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Charlotte Nekola is the author of Dream House: A Memoir (W.W.Norton, 1993; Graywolf, 1995). Her poems have appeared in such literary publications as New Letters, The Massachusetts Review, Cottonwood, and Calyx, among others. Her work has been broadcast on National Public Radio, been nominated for a Pushcart Prize, and awarded a Fellowship in Poetry by the New Jersey Council on the Arts. She is the recipient of awards in poetry from the Chester H. Jones Foundation and the Billee Murray Denny Poetry Award Foundation. She makes her home in New Jersey and Maine.

Read about her recent book Della Who




The man steps off a lighted bus
and carries home a bag of sardines and nails.

On the subway, the woman tries not to watch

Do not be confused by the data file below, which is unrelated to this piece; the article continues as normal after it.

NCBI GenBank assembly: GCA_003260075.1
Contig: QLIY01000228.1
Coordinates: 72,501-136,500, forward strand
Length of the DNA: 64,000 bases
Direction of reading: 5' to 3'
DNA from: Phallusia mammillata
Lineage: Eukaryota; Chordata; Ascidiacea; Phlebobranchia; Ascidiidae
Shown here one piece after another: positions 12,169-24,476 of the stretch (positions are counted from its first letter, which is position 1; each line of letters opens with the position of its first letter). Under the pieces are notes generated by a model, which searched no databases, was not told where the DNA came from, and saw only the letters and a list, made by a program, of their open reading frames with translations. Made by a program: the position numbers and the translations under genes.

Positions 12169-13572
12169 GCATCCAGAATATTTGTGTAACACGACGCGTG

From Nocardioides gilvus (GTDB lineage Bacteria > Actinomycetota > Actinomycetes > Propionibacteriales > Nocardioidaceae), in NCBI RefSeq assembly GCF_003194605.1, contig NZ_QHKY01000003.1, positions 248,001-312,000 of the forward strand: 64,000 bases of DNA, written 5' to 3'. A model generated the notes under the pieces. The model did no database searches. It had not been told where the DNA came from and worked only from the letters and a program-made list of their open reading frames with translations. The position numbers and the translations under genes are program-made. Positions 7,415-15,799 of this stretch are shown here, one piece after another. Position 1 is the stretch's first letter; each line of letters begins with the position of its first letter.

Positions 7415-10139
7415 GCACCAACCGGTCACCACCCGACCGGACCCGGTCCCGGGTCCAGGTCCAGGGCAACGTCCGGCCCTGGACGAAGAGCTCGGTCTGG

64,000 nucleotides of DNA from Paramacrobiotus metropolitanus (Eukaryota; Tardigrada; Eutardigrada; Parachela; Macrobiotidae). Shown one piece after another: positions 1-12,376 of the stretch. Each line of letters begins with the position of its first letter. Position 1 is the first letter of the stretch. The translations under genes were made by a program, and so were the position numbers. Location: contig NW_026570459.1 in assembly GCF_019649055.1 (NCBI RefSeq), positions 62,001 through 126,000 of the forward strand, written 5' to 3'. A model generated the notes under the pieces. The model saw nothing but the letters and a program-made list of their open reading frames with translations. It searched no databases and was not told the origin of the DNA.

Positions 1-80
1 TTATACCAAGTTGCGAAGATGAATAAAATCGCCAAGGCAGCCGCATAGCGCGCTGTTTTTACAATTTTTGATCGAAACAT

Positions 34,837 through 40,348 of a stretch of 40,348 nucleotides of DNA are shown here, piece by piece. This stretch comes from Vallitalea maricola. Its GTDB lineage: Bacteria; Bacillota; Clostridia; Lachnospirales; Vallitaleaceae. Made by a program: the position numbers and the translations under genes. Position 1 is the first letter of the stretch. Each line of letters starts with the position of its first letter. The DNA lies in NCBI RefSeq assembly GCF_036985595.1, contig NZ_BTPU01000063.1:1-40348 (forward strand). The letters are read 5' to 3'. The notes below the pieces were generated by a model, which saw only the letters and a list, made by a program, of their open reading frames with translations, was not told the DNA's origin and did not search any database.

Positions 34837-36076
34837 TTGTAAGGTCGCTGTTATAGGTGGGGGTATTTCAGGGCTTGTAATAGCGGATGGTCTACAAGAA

another man and another woman,

leaning against the door of the train,
how her hair and his shoulders,

together, look like a tree.
The streets steam with coffee, coriander.

Then the man and woman meet,
first at a diner on a road that leaves the city.

Later, they walk past warehouses
full of circus tents, electrical parts, hats.

Their dreams, they find, are still lucky.
One says "Had I known"

as they stop to look at a row of cabbages
planted in the windowbox of a trailer.

By the river they sift air and survey
the procession of a green barge.

"Finally" one says and the streets
seem full of hope and not regret.

At home, the woman licks a shell,
hides it in her bureau drawer

and rerolls her winter stockings.
The man sits in the bay window

of a hotel in a foreign city.
Behind him, a truck turns north,

cicadas mourn, and he does not know why
he listens, now.

© Ragged Sky Press